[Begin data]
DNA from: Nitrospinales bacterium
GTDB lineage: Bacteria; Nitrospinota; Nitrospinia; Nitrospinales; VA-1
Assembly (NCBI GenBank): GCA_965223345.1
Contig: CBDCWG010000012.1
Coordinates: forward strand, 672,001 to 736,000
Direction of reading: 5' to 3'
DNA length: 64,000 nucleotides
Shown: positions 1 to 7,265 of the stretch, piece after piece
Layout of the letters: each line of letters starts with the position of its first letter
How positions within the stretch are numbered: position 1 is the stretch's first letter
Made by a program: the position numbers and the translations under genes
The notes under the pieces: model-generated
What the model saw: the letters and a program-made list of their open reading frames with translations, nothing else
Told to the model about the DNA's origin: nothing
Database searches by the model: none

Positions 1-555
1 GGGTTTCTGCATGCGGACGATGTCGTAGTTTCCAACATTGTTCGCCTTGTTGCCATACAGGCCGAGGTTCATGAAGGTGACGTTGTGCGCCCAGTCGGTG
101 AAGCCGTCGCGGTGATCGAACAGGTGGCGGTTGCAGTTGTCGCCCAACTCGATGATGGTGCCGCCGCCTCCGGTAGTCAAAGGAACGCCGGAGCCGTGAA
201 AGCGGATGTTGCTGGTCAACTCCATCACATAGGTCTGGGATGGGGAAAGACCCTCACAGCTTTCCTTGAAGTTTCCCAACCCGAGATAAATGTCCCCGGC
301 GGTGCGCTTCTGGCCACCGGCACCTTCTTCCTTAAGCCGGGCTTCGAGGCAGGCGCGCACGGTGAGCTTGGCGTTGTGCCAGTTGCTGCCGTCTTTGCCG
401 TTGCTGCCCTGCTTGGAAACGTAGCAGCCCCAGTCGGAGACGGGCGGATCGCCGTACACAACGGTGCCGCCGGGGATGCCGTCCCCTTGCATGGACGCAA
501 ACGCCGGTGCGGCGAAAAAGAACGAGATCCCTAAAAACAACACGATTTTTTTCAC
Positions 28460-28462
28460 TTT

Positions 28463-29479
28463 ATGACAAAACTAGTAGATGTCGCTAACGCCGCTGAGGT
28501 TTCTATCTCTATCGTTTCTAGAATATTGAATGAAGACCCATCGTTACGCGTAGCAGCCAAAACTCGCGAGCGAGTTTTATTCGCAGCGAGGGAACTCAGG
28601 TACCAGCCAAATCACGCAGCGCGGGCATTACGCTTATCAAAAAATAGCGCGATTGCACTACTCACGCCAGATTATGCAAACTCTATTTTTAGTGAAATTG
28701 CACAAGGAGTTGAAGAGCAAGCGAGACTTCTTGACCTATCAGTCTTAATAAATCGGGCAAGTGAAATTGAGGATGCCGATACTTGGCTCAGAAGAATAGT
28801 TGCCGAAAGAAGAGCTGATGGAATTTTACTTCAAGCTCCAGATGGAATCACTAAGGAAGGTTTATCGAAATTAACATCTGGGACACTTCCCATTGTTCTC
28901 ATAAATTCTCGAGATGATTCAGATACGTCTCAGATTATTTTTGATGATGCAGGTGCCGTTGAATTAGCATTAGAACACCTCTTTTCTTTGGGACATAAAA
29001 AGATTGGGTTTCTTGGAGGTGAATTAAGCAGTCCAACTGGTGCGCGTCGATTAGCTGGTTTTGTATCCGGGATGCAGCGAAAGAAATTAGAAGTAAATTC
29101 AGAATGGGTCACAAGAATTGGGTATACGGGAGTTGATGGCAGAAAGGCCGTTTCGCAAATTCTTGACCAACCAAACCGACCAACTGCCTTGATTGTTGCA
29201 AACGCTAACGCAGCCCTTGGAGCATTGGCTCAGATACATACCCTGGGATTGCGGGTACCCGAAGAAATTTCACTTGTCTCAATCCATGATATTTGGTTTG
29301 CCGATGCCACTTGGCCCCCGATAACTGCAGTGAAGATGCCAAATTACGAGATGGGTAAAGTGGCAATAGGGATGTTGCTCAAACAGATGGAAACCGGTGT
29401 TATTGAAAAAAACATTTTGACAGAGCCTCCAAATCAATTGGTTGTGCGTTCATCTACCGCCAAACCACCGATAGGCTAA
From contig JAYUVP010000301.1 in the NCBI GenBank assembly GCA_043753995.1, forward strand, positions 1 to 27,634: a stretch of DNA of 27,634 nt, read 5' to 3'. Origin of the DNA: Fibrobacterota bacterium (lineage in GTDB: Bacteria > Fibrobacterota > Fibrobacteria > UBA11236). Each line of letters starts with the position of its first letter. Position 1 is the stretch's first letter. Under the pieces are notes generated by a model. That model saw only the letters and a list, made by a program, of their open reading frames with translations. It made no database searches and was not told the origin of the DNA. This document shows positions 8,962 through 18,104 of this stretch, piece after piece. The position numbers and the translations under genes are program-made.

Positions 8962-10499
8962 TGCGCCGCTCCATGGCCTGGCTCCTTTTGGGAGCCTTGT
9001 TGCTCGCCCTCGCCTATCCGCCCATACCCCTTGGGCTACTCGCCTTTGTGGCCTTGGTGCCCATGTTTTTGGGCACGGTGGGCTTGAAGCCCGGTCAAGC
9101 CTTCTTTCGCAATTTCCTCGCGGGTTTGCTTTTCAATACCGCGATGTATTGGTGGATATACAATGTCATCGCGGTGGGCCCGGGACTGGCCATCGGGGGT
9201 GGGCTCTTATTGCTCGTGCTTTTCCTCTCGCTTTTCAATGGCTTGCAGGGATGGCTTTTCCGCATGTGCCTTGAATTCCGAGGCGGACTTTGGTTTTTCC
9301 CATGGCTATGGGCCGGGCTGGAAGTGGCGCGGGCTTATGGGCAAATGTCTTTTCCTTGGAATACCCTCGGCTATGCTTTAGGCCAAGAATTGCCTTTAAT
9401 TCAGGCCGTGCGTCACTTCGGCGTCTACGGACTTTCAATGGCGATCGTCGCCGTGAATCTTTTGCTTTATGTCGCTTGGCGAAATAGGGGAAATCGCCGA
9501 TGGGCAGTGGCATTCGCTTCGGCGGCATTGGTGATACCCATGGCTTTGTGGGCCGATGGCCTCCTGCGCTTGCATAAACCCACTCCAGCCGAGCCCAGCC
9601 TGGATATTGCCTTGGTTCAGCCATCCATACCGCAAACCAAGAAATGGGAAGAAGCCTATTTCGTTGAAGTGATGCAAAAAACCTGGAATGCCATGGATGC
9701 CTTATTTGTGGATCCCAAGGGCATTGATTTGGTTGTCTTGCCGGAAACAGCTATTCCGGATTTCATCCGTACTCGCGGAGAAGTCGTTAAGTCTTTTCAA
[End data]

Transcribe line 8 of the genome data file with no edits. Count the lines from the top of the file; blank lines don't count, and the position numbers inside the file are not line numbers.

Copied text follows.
Shown: positions 1 to 7,265 of the stretch, piece after piece